The Federal Government has directed massive retrenchment and retirements in all paramilitary agencies under the Ministry of Interior.
The action is likely to put over 50% of current workforce out of job and worsen the already bloated unemployment market.
The directive came barely few days the President Muhammadu Buhari’s administration urged commercial banks operating in the country to halt ongoing mass sack of workers.
The directive is coming with the approval of Minister of Interior, Gen. Abdulrahman Danbazzau (rtd), through a circular dated May 25, 2016 and addressed to all chiefs of services under the Interior Ministry namely Immigration, Prisons, Fire and Nigeria Security and Civil Defence Corps (NSCDC).
President Buhari had hinted during a national broadcast on May 29 of plans to sack a good number of workers in the federal civil service.
The president also disclosed that some 43,000 ghost workers had been discovered and weeded out from the civil service, leading to a saving of a whopping N4.2 billion monthly from the federal wage bill.
He had hinted that the plan to reduce the job lines in the federal ministries, departments and agencies had begun.
Signed by A. A. Ibrahim, Director/Secretary of the Civil Defence, Fire, Immigration and Prisons Services Board (CDFIPB), the various heads of the agencies are by the directive, given a veiled order to commence its implementation after they have notified officers and men in their services.
The directive, a competent source at the Interior Ministry hinted, is sequel to earlier decision in December, last year, by the Joint Services Board (JSB), where it was resolved to “expand” the “parameters for retirement of officers and men” in the employment of agencies under the supervision of the board.
The Joint Services Board in that resolution, investigation revealed, opted to go beyond the extant civil service provisions with regard to when an officer exits the service to “import other parameters” which, according to our source, are not only irrelevant to the agencies but strange to the various Acts setting up the paramilitary bodies.
The civil service for instance provides that an officer retires at 60 years of age or after 35 years of service, whichever comes first. Retirement could also be on grounds of poor health, indolence, declining productivity, on grounds of discipline, when an officer is undeployeable as a result of restructuring, appointment, age, failure at promotion/board test, among other parameters.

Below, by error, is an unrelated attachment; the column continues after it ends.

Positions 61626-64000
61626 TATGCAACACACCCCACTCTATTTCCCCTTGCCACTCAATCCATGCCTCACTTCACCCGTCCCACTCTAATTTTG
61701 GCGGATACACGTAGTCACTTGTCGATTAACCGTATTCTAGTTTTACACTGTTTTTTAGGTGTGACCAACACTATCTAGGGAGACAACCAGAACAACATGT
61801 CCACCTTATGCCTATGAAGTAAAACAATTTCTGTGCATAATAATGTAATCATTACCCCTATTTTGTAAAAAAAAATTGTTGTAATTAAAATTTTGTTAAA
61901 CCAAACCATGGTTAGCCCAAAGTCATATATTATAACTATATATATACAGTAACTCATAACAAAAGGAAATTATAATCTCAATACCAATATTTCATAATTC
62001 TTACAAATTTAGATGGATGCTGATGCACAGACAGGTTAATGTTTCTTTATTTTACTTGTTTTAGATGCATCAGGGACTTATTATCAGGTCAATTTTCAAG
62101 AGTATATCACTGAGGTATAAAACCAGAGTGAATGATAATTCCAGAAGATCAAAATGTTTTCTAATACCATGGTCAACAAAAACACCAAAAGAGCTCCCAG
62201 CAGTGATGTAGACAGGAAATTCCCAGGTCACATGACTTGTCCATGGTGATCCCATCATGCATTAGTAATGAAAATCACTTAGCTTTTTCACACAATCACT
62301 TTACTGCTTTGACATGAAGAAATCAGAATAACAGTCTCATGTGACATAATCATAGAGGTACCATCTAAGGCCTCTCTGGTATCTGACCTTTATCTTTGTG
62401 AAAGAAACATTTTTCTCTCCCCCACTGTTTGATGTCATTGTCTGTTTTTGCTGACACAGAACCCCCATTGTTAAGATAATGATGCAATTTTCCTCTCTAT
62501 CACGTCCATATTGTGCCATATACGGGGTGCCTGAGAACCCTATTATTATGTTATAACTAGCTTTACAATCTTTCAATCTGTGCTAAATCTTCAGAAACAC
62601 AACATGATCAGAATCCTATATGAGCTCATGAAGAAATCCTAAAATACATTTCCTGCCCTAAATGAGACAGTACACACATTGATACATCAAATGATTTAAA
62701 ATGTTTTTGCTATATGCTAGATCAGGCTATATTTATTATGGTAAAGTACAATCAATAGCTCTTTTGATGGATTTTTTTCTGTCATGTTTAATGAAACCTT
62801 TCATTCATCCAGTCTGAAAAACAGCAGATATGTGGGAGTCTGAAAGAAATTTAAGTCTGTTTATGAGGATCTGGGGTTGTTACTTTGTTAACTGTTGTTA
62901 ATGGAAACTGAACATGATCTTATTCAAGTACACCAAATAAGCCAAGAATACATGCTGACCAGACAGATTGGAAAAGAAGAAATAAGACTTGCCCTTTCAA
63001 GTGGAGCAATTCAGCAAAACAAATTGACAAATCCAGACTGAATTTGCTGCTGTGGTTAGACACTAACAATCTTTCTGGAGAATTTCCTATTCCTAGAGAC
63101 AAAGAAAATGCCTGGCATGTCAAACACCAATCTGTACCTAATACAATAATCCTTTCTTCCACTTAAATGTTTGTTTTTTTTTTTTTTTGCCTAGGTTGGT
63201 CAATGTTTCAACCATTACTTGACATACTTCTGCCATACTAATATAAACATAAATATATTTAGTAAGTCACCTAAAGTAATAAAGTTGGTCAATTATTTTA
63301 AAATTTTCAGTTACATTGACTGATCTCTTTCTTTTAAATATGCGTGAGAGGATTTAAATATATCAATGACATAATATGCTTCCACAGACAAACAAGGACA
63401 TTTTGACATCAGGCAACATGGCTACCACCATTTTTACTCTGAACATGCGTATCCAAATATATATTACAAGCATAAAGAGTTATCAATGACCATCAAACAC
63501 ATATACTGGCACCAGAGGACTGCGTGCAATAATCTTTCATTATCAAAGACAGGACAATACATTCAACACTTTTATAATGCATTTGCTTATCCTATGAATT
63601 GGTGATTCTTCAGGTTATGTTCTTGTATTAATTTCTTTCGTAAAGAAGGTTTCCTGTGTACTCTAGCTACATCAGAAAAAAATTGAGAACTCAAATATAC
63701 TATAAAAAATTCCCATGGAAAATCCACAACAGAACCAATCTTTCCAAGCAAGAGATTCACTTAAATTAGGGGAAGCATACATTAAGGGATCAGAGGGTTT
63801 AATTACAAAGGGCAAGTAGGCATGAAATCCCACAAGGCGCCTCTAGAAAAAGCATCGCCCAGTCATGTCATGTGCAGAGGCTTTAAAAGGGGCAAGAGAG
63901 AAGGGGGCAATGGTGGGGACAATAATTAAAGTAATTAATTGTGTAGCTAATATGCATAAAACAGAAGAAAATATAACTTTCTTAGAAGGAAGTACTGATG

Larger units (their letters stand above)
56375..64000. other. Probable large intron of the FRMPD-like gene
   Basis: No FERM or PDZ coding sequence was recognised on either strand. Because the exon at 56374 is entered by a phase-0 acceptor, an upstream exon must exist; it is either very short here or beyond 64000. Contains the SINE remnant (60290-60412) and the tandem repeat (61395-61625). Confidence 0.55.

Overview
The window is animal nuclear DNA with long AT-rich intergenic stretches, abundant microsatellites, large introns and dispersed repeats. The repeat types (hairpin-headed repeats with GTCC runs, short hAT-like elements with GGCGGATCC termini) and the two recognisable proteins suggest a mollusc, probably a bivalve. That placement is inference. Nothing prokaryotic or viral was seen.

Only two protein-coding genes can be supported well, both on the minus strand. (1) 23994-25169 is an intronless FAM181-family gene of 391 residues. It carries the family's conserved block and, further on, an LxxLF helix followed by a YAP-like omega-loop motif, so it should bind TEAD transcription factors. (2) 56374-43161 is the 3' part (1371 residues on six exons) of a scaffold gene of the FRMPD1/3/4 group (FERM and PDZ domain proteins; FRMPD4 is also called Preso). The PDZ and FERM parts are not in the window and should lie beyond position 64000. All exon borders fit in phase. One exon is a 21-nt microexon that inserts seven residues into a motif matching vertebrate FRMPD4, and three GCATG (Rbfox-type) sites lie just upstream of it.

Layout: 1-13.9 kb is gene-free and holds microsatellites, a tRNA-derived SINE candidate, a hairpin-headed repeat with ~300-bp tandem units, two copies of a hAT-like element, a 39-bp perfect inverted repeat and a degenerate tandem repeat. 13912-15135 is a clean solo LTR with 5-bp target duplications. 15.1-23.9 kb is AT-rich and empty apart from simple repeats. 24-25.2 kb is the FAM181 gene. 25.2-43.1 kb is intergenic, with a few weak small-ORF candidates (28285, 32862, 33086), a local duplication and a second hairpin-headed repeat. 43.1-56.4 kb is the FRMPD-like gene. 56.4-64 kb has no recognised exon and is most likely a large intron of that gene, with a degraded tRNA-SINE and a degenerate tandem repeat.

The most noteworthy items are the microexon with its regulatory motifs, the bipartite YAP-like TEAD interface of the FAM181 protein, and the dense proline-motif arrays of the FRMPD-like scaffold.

Rather than adhere to the relevant provisions, the joint services board introduced a maximum age/rank based ceiling to determine exit points of officers and men, in addition to what is provided in the Acts that set them.
For instance an Assistant Controller of Prisons must have attained that rank between 34 and 48 years of age, otherwise he would have to retire from the service.
Similarly, a Comptroller General of Immigration must have also attained that rank within 50-60 years or exit. For ACGs the ceiling is 42-56 while DCGs is 46-58 years.
The import of this is that many officers and men who have stagnated in a position due to “lack of vacancies” because of the new age ceiling, would be forced out of service.
But some staff of the agencies who have sighted the directive have raised the alarm on a wholesale importation of military rule and scheme of service into the paramilitary services.
They cried hypocrisy on the part of government which recently appealed to banks in the country to stop sustained sack of workers, also blamed on some policies that were not well thought out.
They are of the view that the directive is instigated by the minister, a retired general. Accordingly, they insist that a full implementation of the directive cannot work unless an amendment of relevant Acts that set up the agencies are carried out by the National Assembly.
“We are paramilitary agencies and our rules are different. Even if what the minister is doing follows due process, is the proposal coming through the appropriate channels which include the Civil Service Commission, Head of Service, Establishment, Amending the Act through a Bill to the NASS etc”, queried a director in the ministry.